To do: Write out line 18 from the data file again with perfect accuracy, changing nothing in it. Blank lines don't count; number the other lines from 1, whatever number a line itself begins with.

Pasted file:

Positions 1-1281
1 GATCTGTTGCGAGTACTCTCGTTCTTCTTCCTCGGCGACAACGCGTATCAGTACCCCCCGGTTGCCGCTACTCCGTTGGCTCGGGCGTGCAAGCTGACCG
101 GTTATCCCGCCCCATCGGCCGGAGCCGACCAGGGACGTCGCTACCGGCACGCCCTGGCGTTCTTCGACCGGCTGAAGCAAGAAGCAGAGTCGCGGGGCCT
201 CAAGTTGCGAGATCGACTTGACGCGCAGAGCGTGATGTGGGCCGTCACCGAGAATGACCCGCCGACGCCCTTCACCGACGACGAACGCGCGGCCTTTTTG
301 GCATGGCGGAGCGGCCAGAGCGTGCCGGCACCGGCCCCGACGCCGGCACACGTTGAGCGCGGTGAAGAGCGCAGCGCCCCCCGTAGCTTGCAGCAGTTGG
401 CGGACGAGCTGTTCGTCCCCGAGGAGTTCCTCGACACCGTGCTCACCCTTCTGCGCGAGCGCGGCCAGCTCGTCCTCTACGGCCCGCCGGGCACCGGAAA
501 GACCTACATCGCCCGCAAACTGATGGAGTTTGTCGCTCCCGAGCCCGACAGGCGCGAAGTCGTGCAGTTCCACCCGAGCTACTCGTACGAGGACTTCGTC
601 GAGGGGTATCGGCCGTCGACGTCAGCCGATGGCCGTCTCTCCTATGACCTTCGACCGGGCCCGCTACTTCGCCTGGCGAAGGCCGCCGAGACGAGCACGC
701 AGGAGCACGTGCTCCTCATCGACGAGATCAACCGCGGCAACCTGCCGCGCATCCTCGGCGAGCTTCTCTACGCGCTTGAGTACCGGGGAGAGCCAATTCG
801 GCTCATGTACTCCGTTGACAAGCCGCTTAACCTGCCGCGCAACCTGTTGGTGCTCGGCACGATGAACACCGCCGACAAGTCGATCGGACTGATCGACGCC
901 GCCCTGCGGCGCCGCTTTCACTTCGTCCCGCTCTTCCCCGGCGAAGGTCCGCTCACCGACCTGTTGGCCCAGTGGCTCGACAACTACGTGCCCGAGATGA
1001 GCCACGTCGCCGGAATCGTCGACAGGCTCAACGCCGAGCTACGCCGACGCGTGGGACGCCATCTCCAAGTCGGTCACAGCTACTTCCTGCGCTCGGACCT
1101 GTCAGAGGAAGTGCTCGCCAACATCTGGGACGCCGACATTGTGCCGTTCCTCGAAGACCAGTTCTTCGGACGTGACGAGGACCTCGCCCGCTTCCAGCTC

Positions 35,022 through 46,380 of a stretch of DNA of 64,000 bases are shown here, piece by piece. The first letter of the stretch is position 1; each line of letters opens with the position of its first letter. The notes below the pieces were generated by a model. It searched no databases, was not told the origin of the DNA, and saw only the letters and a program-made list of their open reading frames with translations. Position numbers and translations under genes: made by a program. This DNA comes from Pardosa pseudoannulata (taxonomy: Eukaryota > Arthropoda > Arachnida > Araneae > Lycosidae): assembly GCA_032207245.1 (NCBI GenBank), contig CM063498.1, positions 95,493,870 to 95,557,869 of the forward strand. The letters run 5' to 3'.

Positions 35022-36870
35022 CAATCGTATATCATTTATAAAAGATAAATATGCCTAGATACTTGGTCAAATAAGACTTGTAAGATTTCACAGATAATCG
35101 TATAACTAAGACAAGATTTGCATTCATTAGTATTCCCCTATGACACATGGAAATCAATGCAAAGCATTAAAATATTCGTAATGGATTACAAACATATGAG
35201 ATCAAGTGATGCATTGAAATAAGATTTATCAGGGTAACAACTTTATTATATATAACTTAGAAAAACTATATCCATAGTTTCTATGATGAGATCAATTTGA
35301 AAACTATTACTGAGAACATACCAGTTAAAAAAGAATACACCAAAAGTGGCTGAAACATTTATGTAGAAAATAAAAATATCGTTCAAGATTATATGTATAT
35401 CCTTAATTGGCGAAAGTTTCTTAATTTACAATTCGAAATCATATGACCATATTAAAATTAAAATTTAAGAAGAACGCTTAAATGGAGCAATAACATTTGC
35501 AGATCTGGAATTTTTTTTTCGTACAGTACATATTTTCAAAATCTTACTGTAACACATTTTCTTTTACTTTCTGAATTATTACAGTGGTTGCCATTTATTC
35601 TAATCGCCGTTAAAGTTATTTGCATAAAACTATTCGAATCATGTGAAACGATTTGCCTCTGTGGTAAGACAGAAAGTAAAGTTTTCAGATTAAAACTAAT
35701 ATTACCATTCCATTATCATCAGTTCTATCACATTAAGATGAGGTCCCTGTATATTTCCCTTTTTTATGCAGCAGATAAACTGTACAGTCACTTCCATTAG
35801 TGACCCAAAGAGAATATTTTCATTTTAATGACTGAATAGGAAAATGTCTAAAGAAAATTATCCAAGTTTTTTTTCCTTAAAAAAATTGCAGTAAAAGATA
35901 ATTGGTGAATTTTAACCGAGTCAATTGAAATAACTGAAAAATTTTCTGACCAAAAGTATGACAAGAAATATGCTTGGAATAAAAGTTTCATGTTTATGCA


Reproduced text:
35201 ATCAAGTGATGCATTGAAATAAGATTTATCAGGGTAACAACTTTATTATATATAACTTAGAAAAACTATATCCATAGTTTCTATGATGAGATCAATTTGA